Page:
Seriously, their QA department has been AWOL for the last couple of releases.

  • Grumble Grumble... (Score:3, Interesting)

    by Flakeloaf (321975) on Saturday January 31, 2009 @10:26PM (#26681501) Homepage

    Initially, reviewers met the new technology with a blank stare. One expensive piece of meat later, and they were so happy they could've flickered and vanished right there on the spot.

  • by Anonymous Coward

    Seems like the author is not actually aware of how Linux works. Read-ahead has been implemented for a while (there's even a post-boot component similar to Superfetch on Windows).

    This is more likely the continuation of http://lwn.net/Articles/299483/ [lwn.net], where they improved read-ahead with some kernel-based patches among other things, rearranged the process initialization order, etc.

    Also, what's with the wordf**k the author created that I (and I'm pretty sure a lot of other people) had to re-read 5 times befor

    • yeah there are a lot of fastboot patches that got into .28 (unfortunately some did not because despite working they were not elegant enough for linus, but will be reworked for .29/.30, hopefully)

      I think Xorg is the chokepoint in your average distro now, but i hear the intel guess did some work there too :D

  • My experience (Score:5, Informative)

    by erikina (1112587) <eri.kina@gmail.com> on Saturday January 31, 2009 @11:40PM (#26681831) Homepage
    I just have installed and tested the distro with my Acer Aspire One (a supported computer).

    (In dot format here is my experience)
    • Being only 264MB it was quick to download.
    • Transferring to USB was painless, why can't all distros be like this?
    • The "Boot and install" menu was broken. Had to use just the "boot" (and double click later to install)
    • Install was quick and easy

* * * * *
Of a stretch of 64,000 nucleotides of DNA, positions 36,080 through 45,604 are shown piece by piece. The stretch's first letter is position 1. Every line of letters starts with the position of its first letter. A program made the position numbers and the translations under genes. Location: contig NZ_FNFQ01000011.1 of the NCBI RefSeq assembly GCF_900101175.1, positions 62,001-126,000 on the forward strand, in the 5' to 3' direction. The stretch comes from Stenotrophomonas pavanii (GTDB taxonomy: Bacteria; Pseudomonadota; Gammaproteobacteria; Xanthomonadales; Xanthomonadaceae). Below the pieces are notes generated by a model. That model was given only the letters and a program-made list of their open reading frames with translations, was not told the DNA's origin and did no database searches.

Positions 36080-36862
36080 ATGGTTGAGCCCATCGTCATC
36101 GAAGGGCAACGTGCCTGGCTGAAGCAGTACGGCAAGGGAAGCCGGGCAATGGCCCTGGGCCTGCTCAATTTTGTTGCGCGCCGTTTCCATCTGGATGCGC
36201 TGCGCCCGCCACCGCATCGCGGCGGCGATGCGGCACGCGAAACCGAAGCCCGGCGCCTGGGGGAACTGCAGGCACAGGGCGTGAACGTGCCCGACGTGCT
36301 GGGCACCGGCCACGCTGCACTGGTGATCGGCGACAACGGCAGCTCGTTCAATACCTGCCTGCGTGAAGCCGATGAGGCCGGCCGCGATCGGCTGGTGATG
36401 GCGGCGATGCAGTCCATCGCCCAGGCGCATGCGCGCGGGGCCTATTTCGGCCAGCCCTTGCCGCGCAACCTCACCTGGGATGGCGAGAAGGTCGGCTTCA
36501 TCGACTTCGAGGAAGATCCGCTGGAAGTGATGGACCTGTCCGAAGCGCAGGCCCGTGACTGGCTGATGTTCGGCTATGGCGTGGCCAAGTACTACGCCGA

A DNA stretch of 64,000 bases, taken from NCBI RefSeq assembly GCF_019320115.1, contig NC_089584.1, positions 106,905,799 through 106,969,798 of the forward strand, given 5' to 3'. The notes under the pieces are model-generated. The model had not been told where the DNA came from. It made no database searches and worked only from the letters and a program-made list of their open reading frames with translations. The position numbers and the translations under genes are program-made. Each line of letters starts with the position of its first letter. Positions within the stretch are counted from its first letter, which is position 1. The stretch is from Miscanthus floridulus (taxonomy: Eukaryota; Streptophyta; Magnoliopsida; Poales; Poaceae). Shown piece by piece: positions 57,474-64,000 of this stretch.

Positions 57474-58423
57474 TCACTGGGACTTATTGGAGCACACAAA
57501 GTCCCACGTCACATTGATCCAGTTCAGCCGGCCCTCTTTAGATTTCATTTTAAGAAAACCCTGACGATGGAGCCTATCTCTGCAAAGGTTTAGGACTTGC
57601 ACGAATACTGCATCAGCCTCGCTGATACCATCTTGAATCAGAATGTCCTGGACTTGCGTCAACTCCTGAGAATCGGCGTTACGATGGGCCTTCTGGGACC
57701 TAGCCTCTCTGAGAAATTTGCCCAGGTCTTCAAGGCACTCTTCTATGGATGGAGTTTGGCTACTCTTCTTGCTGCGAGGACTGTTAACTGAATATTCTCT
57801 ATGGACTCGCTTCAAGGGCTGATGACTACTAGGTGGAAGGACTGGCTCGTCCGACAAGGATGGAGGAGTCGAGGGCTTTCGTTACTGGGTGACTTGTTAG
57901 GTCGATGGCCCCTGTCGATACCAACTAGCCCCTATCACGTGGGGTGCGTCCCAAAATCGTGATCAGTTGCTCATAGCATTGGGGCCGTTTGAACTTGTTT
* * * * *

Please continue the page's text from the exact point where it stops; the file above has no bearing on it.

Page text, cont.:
• Little laptop takes 15 seconds to boot from grub. Which is about half the speed of Ubuntu/Fedora/OpenSUSE
    • New network manager worked very well
    • Limited software choices, but 98% of the stuff you need
    • No proprietary codecs, and not sure how to install (yet)
    • Devel version of firefox (which works really well)

    8/10 Best distro I've tested so far for my notebood

    • Re:My experience (Score:5, Informative)

      by erikina (1112587) <eri.kina@gmail.com> on Saturday January 31, 2009 @11:43PM (#26681851) Homepage
      Oh, one other thing. When installing you need root password. It's "moblin". I spent 10 minutes trying to find out what it was.
      • by Nethead (1563)

        Oh, one other thing. When installing you need root password. It's "moblin". I spent 10 minutes trying to find out what it was.
        Damn! Now I'm going to have to change it.

    • by qw0ntum (831414)
      Not to be pedantic, but just to clarify:

      # Little laptop takes 15 seconds to boot from grub. Which is about half the speed of Ubuntu/Fedora/OpenSUSE

      Do you mean that Ubuntu/Fedora/OpenSUSE boot in 30 seconds, or in 7.5? I think I know the answer, but I just want to be sure.

    • 15 seconds isn't really that fast. My Hackintosh boots from Apple logo to desktop in 20 seconds, and it's full featured.
      • The idea of this project is that 'full featured' Linux, (not some stripped-down, crippled horror) can be made to boot faster, so I'm not sure your comparison is valid.

        • by soleblaze (628864)
          I've gotten a nice, full featured arch install from grub to quiet X in about 8 seconds. Unfortunately the BIOS POST crap takes 9 on my laptop.
    • I installed it on my Dell Mini 9 and agree that the boot times are amazing. Only deal-killer for me was no wi-fi. Went to Ubuntu UMPC for now. Looking forward to when the kinks are ironed out...
    • by renoX (11677)

      15s to boot up to what?

      Linux users tend to measure their boot time when the login prompt comes up and then you have to wait that KDE|Gnome starts for real..

  • Linux DEs (desktop environments) should be made easily scalable for any resolution. Duplicating a completely new DE just for smaller devices seems like a big wasted effort when all you should need perhaps is a pre-configuration option for it, if that (be nicest if it was done automatically).